Colombia: Bogota, Eastern Andes & the Magdalena Valley Feb 16—29, 2016

Posted by Steve Hilty


Steve Hilty

Steve Hilty is the senior author of A Guide to the Birds of Colombia, and author of Birds of Venezuela, both by Princeton University Press, as well as the popular Birds of ...

Related Trips

For the first few days it seemed as if the trip would be more about traffic in Bogotá (and how to get in and out of the city) than birds, but our days afield soon dispelled that notion. On our first day, at Chingaza National Park, we found the mountain slopes alive with hummingbirds and an abundance of flowering plants and, although some hummers seldom seemed to sit still, others did, such as the gorgeous Purple-backed Thornbill. And, any memories of hummingbird frustration were quickly forgotten after an afternoon visit to a nearby group of feeders with point-blank views of trainbearers, Blue-throated Starfrontlet, and Glowing Puffleg among others. On the second day, during our visit to Laguna Tabacal, we focused on more difficult forest species and were successful, during our short period of time here, in getting almost everything—including Striped Manakin, Rusty-breasted Antpitta, Gray-throated Warbler, and Speckle-breasted Wren. Our visit to the private Chicaque Reserve the next day proved to be one of the best days of the trip with almost non-stop mixed species flocks, gorgeous view of Golden-bellied Starfrontlets, and later, a Black Inca. And so it continued—tropical dry forest, montane wet forest, the lovely little Bellavista Reserve in the Central Andean foothills, the hot and humid lowland forests at Río Claro, stops in Magdalena Valley ranchland and, finally, a visit to the ProAves Cerulean Warbler Reserve.

Remarkably, one of our top days was the humid forest above Ibague, on the east slope of the Central Andes, where we recorded, in a half-day, almost a hundred species, among them Black-billed Mountain-Toucan, Chestnut-breasted Chlorophonia, and even a male Lazuline Sabrewing at feeders. Río Claro brought a spectacular selection of large fruit-eating birds at a fruit tree where Saffron-headed Parrots, toucans, oropendolas, motmots, and even several tanagers were present. And there was an evening visit to an oilbird cave and enough antbirds, flycatchers, and becards for almost any enthusiast. Later, a search for Northern Screamers added quite a number of additional unexpected species, among them Orange-winged Parrot, a beautiful pair of Blue-and-yellow Macaws at a nest stub, and even a tiny Shining-green Hummingbird.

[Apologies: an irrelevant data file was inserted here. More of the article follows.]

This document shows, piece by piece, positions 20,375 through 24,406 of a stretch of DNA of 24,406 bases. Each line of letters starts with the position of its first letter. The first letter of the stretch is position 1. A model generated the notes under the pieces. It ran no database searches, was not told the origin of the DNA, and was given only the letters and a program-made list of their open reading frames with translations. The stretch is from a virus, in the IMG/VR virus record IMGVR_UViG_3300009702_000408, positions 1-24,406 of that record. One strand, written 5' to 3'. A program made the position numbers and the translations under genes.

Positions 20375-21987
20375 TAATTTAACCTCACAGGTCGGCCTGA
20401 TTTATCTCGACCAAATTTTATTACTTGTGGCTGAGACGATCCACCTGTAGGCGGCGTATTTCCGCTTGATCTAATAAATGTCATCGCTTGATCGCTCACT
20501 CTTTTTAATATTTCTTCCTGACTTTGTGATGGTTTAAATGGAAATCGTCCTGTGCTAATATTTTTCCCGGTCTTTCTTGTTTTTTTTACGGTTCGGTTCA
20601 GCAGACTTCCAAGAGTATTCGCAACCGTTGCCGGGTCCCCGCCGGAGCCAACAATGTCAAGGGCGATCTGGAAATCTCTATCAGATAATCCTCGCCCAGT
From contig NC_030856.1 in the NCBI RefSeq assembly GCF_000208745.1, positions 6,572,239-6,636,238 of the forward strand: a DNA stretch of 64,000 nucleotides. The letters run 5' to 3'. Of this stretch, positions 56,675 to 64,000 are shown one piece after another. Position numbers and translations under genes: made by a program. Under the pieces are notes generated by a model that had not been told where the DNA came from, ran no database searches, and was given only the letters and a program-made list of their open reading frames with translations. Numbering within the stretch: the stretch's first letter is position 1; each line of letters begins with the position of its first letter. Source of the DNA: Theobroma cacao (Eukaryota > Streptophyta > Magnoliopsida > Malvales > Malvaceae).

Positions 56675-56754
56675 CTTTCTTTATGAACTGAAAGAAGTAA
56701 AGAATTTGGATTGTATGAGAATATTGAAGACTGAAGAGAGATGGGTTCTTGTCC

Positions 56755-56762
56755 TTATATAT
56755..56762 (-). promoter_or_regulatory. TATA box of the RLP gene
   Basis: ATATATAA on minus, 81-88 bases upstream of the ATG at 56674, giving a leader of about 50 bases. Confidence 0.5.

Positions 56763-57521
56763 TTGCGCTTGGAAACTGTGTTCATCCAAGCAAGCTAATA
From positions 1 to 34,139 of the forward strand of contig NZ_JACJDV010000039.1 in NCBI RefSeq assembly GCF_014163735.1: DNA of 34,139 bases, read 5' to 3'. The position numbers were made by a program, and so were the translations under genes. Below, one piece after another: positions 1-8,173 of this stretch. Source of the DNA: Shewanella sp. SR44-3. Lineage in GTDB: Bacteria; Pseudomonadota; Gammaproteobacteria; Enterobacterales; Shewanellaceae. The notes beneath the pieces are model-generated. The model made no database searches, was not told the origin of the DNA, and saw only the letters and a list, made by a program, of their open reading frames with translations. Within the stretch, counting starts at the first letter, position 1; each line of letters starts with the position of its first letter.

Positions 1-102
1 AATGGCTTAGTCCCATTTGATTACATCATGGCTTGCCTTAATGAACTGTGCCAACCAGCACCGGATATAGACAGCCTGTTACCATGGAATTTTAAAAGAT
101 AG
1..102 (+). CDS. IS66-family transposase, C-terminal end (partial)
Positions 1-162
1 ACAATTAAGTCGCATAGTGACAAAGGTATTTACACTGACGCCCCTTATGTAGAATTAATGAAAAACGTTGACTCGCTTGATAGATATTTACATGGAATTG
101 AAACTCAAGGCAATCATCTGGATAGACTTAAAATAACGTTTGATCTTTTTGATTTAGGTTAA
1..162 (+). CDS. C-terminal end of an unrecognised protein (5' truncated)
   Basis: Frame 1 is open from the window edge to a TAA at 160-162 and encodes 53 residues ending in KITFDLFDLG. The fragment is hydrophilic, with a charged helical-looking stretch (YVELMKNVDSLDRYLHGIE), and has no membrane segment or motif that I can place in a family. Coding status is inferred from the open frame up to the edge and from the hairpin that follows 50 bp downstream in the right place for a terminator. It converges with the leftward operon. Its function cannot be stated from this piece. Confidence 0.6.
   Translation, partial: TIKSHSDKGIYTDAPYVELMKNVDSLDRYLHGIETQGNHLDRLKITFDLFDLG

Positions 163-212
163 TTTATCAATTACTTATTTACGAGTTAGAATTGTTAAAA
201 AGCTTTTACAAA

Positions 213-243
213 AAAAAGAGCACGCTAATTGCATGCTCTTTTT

Among other trip highlights were seeing two species of scythebills (one of the few times we’ve ever seen two species of scythebills in a single trip); the largest number of spinetails I’ve ever recorded on this trip (9 species); 38 species of hummingbirds (all seen well); 15 species of wrens (12 seen); a good selection of endemics such as the Apolinar’s Wren and Turquoise Dacnis; 5 species of Hemispingus tanagers; and 13 species of Tangara tanagers (at least 10 seen by everyone). We also saw quite a number of Gray-cheeked Thrushes (including 6 one morning), and over 45 Blackburnian Warblers, although overall I thought the number of wintering North American breeding migrants was low. I didn’t count the list, but it was surely a good one. This trip also goes on record as one of the driest with much of Colombia suffering from extreme dryness due to the effects of an unusually strong El Niño.

Every time I return to Colombia I learn about another new and exciting location for birding—a new lodge, a new road, an area previously inaccessible or unexplored. During the 1980s and 1990s Colombia was mired in civil unrest and foreign visitors were rare, flocking instead to neighboring Costa Rica, Panama, Ecuador, and other countries for birding and ecotourism. When birders finally were able to return to Colombia beginning about 2008, an explosion of interest followed. In the late 1980s I often said that security was so bad in Colombia I might never be able to return. Little did I imagine the transformation that would occur.

Colombia also is a busy country. Everywhere we traveled there were signs of heavy construction, people working, a country at work, a varied and booming economy, and a country that is generally clean and surprisingly cognizant of conservation issues. Bogotá suffers growing pains like any large metropolitan area (major traffic congestion), but is trying numerous novel ways to ameliorate congestion and smog—a private lane bus system; a proliferation of bicycle lanes; no automobiles one day a week; an odd-even license plate number system for alternate day driving; and Sunday closing of many streets to all but bicycles and foot traffic. Road signs throughout the country urge people to take care of the environment and keep the environment clean. For a country that has struggled to rid itself of crippling political and social problems, the transformation is remarkable. The statistics are undeniable—just over 1,900 species of birds have been recorded here including over 70 endemics and many more species that are almost endemics. And, for several of you who came a day or two early for birding and cultural sites around Bogotá with Diana, you added even a few more birds. A popular slogan says that the only danger in Colombia now is wanting to stay. And that just may be true.